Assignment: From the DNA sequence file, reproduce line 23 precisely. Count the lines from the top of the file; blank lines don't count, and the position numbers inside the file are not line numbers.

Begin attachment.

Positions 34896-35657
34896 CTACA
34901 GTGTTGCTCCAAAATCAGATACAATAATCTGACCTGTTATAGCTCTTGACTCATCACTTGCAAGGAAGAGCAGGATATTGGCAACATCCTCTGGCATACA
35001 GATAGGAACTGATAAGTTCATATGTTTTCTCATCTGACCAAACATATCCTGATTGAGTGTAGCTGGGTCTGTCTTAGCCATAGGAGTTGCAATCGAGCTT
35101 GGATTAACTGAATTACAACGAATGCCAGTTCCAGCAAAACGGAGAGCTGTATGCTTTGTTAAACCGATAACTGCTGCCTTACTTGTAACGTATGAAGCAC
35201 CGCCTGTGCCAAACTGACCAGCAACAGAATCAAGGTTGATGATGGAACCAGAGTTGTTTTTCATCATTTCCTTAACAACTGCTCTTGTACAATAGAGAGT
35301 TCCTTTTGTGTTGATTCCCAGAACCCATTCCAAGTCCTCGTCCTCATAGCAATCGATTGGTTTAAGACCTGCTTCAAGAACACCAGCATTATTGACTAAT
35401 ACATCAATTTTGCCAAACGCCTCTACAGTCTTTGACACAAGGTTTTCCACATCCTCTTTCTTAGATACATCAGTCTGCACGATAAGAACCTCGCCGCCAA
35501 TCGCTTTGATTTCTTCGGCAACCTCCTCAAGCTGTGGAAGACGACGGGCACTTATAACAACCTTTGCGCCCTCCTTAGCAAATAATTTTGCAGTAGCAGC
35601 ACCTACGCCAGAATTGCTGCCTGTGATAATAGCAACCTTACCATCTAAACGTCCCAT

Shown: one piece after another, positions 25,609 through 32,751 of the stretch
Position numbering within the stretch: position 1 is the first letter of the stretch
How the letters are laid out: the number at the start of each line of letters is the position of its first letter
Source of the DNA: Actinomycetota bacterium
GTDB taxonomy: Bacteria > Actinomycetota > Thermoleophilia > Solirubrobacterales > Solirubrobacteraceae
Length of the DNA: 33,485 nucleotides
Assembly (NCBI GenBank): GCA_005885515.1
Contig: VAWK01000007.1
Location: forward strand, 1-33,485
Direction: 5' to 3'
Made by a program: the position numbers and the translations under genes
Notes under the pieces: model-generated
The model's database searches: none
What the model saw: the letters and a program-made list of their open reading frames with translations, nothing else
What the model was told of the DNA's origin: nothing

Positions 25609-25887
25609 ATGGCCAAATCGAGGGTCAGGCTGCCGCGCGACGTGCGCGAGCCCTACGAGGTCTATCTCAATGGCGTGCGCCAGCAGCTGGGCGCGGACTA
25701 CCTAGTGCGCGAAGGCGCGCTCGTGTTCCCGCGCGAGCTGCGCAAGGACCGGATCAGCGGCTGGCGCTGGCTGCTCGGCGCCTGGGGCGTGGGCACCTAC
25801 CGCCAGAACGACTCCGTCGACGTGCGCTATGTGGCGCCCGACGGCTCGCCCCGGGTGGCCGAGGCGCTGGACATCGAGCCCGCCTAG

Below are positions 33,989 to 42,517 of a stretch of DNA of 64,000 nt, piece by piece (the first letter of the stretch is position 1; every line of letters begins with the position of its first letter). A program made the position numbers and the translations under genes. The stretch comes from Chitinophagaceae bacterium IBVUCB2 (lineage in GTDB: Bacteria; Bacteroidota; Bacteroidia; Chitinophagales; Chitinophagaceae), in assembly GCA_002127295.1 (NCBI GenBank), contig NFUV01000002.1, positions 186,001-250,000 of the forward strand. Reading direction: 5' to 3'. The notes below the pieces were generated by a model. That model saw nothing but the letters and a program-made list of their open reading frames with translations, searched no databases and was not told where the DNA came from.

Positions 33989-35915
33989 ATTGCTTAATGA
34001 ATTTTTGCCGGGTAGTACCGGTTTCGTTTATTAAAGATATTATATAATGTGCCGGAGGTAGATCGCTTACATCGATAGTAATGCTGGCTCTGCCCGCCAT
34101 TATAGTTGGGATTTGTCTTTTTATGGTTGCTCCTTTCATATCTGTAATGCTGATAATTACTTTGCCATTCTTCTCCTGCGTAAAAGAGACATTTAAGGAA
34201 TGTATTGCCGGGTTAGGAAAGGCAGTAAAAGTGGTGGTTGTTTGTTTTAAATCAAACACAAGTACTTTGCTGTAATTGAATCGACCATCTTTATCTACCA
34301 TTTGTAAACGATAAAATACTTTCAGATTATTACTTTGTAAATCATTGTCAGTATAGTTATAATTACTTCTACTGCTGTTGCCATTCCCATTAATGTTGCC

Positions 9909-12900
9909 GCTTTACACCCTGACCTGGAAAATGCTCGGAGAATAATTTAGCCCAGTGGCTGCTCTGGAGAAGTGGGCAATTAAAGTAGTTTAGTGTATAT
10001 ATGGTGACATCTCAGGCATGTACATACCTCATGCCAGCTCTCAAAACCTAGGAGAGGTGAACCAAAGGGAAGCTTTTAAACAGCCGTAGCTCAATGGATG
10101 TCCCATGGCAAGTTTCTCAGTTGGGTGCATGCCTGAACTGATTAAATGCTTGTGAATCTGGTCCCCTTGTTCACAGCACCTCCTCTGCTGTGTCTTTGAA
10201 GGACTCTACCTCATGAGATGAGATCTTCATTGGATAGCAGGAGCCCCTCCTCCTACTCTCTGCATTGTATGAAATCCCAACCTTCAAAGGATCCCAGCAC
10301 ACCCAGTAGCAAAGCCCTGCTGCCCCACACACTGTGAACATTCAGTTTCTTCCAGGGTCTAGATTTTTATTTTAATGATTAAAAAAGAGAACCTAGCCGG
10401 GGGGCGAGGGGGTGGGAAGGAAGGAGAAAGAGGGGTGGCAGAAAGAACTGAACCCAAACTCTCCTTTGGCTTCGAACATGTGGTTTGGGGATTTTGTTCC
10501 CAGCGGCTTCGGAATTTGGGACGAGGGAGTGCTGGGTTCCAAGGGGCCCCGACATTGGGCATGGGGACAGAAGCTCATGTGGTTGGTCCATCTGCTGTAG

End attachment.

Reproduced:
The model's database searches: none